Now this People, at the Beginning of their State, had a Territory not so large as one of our middling Counties, and neither healthy, nor fertile in its Nature; yet, by Means of Frugality and Industry, and under the Influence of Agrarian Laws (which allotted from two to six, or eight, or perhaps ten Acres of Land to each Family) they not only procured a comfortable Subsistence, but also were enabled to carry on their petty Wars without Burden to the State, or pay to the Troops; each Husbandman or little Freeholder serving gratis, and providing his own Cloaths and Arms during the short Time that was necessary for him to be absent from his Cottage and Family on such Expeditions.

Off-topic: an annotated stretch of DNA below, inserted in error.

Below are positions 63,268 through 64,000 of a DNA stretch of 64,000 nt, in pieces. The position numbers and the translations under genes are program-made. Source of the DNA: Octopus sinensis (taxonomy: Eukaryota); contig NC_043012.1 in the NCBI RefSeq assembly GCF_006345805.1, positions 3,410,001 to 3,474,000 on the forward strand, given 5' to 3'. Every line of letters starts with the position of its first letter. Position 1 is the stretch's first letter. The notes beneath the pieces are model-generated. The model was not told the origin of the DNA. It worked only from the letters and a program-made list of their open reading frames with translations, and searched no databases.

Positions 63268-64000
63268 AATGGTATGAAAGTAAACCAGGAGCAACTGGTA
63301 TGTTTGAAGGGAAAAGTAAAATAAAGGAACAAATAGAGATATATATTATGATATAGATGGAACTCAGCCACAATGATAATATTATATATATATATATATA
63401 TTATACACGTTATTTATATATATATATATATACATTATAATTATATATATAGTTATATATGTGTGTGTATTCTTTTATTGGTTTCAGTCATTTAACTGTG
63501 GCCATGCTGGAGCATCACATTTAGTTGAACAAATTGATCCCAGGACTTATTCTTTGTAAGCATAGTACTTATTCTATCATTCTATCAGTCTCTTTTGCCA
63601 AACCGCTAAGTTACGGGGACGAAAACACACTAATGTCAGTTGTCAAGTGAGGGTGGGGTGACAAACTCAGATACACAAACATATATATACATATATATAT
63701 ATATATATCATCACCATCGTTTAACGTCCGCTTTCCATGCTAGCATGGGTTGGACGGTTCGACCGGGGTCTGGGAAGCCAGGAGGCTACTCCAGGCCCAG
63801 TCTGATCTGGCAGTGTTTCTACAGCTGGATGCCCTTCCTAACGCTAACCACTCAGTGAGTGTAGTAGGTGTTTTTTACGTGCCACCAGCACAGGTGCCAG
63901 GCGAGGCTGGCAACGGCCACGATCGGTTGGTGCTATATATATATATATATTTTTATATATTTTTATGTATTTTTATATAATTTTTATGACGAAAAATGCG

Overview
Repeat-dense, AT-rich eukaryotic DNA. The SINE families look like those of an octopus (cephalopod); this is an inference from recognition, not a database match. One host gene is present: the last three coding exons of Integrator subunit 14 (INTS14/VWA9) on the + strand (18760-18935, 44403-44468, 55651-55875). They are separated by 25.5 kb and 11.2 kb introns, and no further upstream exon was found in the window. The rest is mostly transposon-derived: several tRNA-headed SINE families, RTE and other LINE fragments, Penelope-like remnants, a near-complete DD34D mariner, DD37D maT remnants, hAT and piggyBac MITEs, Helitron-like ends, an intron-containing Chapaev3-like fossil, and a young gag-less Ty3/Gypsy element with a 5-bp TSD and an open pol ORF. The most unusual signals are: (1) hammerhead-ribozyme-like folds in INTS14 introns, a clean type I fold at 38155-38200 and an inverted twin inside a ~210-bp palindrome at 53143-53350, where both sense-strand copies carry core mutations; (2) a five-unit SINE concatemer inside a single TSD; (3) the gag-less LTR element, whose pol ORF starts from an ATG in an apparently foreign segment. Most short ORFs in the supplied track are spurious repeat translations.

But when their Neighbours were all subdued, and the Seat of War removed to more distant Countries, it became impossible for them to draw their Subsistence from their own Farms; or in other Words, to serve gratis any longer; and therefore they were under a Necessity to accept of Pay. Moreover, as they could seldom visit their little Estates, these Farms were unavoidably neglected, and consequently were soon disposed of to engrossing Purchasers: And thus it came to pass, that the Lands about Rome, in Spite of the Agrarian Laws, and of the several Revivals of those Laws, were monopolized into a few Hands by Dint of their very Conquests and Successes: And thus also the Spirit of Industry began to decline, in Proportion as the military Genius gained the Ascendant* . A Proof of this we have in Livy, even so far back as the Time of their last King Tarquinius Superbus: For one of the Complaints brought against that Prince was couched in the following Terms, That having employed his Soldiers in making Drains and Common Sewers, “they thought it an high Disgrace to Warriors to be treated as Mechanics, and that the Conquerors of the neighbouring Nations should be degraded into Stone-cutters and Masons,” though these Works were not the Monuments of unmeaning Folly, or the Works of Ostentation, but evidently calculated for the Health of the Citizens and the Convenience of the Public. Had he led forth these indignant Heroes to the Extirpation of some neighbouring State, they would not have considered that as a Dishonour to their Character.